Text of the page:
Before the advent of opiate painkillers and the Reagan administration, addiction was only just becoming a hot topic of discussion. The disease hadn’t yet brought society to its knees, but addicts were becoming a more visible part of society and notorious for their exploits. At the time, addiction was very poorly understood, which perpetuated the public misunderstanding that addiction was an individual’s willful selfishness and the conscious decision to essentially be a bad person. As a result, substance abuse and addiction were largely criminalized with the majority of offenders being sentenced to prison for their crimes.

The idea was to punish these individuals for their substance abuse and force them into abstinence. However, many of the individuals who were sentenced to prison for substance abuse-related offenses would fall right back into their old behaviors within a short period following their release. This blatant irrationality was the first indication that this behavior may not be a rational individual’s conscious decision.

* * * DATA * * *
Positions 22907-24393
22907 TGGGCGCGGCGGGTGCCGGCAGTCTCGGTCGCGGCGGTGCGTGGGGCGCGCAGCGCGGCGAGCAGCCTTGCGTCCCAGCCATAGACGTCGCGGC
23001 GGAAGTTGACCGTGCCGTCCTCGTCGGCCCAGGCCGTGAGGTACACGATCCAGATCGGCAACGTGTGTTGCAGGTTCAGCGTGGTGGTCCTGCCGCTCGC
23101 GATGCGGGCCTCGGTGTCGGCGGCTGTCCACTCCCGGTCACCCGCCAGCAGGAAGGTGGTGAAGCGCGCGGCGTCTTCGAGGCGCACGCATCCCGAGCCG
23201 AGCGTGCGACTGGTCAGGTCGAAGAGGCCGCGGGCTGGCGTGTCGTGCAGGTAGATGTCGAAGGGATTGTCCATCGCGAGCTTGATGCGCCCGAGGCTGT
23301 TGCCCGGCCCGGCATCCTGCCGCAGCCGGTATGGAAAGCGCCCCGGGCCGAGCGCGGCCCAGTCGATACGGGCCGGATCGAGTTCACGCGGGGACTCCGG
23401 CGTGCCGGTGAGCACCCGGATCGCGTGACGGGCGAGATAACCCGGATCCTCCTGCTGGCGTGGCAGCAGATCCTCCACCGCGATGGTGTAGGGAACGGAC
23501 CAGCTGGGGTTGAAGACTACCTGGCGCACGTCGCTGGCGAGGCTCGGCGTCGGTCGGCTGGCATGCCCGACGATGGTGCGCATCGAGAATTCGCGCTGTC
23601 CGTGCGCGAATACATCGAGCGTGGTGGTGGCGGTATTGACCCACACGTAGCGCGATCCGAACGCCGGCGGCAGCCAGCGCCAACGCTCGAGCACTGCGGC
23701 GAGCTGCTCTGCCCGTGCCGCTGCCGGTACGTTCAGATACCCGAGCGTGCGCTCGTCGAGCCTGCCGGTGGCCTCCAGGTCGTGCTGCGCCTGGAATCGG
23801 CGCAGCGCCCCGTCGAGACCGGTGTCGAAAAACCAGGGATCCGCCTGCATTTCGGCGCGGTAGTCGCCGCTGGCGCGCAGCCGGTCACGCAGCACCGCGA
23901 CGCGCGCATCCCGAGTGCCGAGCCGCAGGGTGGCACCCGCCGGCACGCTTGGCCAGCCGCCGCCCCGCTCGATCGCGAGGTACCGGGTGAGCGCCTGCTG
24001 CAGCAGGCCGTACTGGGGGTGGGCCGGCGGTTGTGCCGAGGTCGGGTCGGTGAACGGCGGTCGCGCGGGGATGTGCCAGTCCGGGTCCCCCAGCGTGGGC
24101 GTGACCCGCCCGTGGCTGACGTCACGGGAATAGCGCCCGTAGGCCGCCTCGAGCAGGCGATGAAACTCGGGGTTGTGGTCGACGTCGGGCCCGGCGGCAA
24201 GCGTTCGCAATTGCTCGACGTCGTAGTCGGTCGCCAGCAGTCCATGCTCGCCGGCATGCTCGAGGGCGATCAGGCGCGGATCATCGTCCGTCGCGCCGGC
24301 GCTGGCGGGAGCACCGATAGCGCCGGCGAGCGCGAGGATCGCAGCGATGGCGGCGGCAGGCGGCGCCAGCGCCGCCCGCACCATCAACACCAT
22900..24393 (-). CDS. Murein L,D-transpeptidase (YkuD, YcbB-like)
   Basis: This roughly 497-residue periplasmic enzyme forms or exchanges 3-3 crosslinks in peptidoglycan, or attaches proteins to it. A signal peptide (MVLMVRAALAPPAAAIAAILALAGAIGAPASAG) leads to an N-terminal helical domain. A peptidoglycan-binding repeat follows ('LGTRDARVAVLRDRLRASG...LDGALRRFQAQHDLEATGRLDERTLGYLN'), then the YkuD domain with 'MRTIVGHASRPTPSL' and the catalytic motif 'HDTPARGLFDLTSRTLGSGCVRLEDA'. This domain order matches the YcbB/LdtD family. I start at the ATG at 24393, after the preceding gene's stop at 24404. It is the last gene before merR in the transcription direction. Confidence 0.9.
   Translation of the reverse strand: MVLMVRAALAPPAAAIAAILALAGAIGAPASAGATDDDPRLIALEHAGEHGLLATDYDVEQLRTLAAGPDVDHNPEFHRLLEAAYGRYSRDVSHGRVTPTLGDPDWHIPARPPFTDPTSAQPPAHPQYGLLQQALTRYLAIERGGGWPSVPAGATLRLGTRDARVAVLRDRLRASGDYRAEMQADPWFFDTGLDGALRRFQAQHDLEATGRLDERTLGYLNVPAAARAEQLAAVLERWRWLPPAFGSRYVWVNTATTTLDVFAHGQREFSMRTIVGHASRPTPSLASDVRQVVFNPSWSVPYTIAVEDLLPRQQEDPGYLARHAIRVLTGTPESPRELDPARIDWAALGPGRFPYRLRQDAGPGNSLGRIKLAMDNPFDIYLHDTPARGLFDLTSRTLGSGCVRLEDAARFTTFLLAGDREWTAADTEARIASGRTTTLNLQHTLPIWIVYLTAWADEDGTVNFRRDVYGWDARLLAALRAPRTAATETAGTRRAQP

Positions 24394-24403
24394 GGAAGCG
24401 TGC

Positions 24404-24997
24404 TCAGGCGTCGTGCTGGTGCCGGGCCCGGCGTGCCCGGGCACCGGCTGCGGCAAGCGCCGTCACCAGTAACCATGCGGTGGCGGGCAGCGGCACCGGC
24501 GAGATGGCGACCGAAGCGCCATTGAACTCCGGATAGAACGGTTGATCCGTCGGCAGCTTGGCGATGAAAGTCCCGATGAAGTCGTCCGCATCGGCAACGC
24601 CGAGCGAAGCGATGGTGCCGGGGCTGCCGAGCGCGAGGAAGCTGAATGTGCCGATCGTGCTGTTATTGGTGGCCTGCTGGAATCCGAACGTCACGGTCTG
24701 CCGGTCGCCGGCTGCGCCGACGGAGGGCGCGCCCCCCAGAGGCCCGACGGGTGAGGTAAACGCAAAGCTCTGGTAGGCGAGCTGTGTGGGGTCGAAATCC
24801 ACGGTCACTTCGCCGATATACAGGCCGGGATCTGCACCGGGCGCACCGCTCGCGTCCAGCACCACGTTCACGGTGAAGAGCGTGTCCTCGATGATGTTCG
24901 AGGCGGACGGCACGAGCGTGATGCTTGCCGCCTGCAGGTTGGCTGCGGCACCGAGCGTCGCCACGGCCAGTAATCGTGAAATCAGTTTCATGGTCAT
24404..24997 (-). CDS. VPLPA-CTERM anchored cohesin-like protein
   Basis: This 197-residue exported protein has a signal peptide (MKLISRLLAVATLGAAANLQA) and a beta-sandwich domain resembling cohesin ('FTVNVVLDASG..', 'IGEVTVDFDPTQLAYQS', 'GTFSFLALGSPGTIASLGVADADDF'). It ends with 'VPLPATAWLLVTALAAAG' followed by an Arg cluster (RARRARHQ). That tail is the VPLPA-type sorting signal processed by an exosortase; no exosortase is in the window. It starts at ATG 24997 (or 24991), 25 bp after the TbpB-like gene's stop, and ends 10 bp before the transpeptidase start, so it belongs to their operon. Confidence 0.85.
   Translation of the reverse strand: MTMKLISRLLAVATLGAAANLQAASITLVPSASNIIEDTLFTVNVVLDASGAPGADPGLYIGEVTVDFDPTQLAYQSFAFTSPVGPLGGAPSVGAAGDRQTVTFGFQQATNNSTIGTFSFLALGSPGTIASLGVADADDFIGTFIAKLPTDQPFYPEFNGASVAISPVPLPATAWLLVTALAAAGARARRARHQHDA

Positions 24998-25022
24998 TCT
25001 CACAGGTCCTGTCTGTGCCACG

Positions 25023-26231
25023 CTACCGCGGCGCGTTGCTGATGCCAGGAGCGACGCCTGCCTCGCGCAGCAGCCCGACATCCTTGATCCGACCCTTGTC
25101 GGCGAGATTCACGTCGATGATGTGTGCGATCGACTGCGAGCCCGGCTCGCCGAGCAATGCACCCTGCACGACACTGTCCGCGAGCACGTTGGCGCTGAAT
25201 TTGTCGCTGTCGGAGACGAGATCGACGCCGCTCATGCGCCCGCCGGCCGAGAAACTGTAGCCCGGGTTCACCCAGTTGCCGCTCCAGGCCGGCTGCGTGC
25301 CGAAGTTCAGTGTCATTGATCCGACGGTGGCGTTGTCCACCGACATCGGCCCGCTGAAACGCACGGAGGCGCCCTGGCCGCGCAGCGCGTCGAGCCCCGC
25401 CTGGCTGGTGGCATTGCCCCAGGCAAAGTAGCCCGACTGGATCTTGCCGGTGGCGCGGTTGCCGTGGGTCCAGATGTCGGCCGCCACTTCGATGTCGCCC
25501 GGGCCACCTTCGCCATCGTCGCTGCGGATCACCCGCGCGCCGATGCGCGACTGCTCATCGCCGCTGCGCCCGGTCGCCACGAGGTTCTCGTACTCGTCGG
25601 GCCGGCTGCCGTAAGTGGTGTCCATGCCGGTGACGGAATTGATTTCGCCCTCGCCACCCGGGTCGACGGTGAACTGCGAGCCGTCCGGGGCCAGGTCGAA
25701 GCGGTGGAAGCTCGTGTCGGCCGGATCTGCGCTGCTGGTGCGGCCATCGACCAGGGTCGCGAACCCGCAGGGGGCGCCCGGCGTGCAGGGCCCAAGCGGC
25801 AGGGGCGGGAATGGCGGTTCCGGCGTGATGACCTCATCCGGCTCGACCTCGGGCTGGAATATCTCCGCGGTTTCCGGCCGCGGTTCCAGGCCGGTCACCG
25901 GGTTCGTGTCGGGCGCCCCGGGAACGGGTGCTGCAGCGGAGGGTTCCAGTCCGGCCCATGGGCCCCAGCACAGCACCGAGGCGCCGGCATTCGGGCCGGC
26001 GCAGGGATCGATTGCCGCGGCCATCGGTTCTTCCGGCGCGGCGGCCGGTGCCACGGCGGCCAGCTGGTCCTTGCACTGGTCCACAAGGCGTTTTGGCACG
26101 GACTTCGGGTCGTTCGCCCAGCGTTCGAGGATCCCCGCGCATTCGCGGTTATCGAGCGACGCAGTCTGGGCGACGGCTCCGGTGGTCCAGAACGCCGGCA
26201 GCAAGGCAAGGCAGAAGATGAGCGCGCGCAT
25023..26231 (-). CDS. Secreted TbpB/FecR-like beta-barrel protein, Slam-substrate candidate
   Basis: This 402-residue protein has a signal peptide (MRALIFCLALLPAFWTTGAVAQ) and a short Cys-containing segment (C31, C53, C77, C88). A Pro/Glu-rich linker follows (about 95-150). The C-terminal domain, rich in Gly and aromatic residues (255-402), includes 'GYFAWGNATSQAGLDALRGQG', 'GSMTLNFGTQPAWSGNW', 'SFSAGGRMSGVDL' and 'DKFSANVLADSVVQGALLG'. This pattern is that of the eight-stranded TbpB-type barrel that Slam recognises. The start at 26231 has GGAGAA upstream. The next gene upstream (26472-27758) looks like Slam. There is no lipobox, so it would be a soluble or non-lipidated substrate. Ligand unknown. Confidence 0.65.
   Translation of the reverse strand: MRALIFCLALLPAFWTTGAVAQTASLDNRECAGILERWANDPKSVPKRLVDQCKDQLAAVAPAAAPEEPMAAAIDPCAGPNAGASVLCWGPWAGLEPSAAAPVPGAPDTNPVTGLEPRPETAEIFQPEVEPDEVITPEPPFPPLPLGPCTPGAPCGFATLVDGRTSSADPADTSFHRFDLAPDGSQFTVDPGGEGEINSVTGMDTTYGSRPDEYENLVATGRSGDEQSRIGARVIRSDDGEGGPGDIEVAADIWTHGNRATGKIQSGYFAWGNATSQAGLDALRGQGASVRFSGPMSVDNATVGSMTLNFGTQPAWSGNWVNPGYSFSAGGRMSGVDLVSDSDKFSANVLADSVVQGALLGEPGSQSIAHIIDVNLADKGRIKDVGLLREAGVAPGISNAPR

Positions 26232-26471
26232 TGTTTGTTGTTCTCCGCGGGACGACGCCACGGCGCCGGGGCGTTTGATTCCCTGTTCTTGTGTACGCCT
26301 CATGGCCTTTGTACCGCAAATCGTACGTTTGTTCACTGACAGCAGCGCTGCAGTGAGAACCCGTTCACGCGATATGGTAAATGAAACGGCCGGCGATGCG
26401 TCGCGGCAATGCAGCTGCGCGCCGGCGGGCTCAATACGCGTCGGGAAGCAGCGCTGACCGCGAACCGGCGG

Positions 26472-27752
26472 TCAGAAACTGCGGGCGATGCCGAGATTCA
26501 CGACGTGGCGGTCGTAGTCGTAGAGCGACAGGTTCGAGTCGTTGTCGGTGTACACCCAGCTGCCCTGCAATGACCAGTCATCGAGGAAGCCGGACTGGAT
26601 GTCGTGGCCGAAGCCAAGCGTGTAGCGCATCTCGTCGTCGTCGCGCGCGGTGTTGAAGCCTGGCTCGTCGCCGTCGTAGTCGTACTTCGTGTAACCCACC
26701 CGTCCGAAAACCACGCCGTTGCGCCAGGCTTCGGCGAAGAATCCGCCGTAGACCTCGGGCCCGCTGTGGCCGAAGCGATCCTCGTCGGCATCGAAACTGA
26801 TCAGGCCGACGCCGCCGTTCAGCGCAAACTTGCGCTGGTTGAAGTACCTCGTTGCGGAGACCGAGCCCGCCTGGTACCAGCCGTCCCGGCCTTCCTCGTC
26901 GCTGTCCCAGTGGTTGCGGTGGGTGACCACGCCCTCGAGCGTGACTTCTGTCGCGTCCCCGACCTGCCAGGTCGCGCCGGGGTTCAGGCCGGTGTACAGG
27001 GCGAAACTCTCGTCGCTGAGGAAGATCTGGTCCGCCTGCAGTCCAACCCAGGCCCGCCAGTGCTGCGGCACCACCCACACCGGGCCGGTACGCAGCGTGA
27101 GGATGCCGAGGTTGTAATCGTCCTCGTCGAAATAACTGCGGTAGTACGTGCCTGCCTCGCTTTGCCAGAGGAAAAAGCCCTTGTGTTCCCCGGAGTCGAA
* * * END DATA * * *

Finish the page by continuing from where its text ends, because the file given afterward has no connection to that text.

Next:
Over the years, researchers began to study substance abuse behavior intensively. We came to realize that although the onset of substance abuse behavior is a conscious decision, there comes a point in the tenure of every substance abuser’s deterioration that the behavior is no longer willful, but rather a compulsion. The evidence was the fact that individuals would continue to pursue alcohol and drugs despite knowing the inevitable negative effects on their health and social life as well as the very likelihood of legal repercussions.

In effect, substance abuse would begin to force individuals to act against their own self-interests. With more research, the disease model of addiction was born. Unfortunately, public perceptions of addiction and addicts never really changed to accommodate this change in the paradigm of substance abuse behavior. 

Gauging How Addiction Is Viewed by the Public